Emanuel Strobl <[EMAIL PROTECTED]> wrote: > Am Mittwoch, 22. September 2004 23:27 schrieb Bill Moran: > > Emanuel Strobl <[EMAIL PROTECTED]> wrote: > > > Am Mittwoch, 22. September 2004 17:19 schrieb alden.pierre: > > > > /etc/rc.conf contains the following: > > > > > > > > ntpdate_enable="YES" > > > > ntpdate_flags="timex.cs.columbia.edu" > > > > xntpd_enable="YES" # Run ntpd Network Time Protocol > > > > > > > > /etc/ntpd.conf contains the following: > > > > > > ^^^^^^^^^ > > > > > > Correct me if I'm wrong but doesn't ntpd 4.1 use ntp.conf instead of > > > ntpd.conf? > > > > > > You can try -c /etc/ntpd.conf > > > > > > -Harry > > > > In addition to this minor error ... > > > > I don't believe you can reliably run both ntpdate and xntpd. Besides, > > This is working because ntpdate is invoked only once at startup, which is, in > my case, because of possible empty BIOS-Battery where the date would be wrong > for several years which causes ntpd to refuse to adjust the time. > I use generally ntpdate at startup before ntpd keeps the kernel time in sync.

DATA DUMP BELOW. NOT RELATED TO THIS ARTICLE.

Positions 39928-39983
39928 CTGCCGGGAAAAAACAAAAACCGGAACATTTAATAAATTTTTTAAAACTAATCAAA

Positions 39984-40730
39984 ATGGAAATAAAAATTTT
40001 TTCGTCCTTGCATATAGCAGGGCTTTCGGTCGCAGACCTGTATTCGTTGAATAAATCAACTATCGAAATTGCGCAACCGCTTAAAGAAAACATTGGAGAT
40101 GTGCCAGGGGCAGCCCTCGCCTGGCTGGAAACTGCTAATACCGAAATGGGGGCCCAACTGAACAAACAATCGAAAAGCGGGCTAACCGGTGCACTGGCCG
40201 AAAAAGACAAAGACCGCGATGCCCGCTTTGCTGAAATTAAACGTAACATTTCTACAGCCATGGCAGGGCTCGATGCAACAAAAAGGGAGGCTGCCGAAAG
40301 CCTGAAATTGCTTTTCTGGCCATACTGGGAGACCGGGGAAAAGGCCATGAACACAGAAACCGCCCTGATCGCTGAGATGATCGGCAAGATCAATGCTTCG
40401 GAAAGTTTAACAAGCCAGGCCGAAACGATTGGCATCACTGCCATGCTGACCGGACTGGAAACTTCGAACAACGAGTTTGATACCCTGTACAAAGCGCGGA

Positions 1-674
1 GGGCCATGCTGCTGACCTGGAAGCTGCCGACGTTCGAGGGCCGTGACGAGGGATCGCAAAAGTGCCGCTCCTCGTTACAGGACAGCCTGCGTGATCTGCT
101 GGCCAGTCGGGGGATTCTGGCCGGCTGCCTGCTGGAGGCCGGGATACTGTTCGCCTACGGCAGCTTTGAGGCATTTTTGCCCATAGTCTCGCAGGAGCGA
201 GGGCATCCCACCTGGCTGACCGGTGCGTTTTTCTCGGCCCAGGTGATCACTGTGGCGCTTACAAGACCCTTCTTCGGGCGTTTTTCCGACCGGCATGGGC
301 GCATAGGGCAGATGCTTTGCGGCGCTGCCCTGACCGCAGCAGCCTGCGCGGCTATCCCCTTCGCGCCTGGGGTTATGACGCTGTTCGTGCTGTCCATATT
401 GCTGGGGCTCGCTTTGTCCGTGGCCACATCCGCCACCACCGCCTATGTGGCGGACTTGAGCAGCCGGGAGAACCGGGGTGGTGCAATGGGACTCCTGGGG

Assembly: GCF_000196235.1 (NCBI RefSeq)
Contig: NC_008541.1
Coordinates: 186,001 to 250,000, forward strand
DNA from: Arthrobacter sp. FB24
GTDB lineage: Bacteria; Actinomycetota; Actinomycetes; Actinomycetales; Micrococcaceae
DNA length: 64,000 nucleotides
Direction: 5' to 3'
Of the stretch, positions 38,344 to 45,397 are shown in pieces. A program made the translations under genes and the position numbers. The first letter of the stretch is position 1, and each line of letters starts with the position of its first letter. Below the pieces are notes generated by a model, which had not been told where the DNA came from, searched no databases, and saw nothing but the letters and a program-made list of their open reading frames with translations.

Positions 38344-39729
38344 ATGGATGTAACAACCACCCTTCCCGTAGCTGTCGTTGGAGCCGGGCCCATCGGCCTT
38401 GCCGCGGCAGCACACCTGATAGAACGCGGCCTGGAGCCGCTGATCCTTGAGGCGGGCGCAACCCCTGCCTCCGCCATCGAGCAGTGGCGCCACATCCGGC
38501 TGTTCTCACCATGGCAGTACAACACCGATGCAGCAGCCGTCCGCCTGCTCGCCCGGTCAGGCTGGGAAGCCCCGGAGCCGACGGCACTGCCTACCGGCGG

Um ... did you read my whole message? Check the ntpd man page on the -g option. If you are running ntpd, you don't need ntpdate. You answer shows that you are not familiar with the ntpd program and didn't read the rest of my email. > > if you plan to run xntpd anyway, just set xntpd_flags="-g" and it will > > behave the same as ntpdate at startup, as well as running continually > > to ensure your clock stays synced. > -- Bill Moran Potential Technologies http://www.potentialtech.com _______________________________________________ [EMAIL PROTECTED] mailing list http://lists.freebsd.org/mailman/listinfo/freebsd-questions To unsubscribe, send any mail to "[EMAIL PROTECTED]"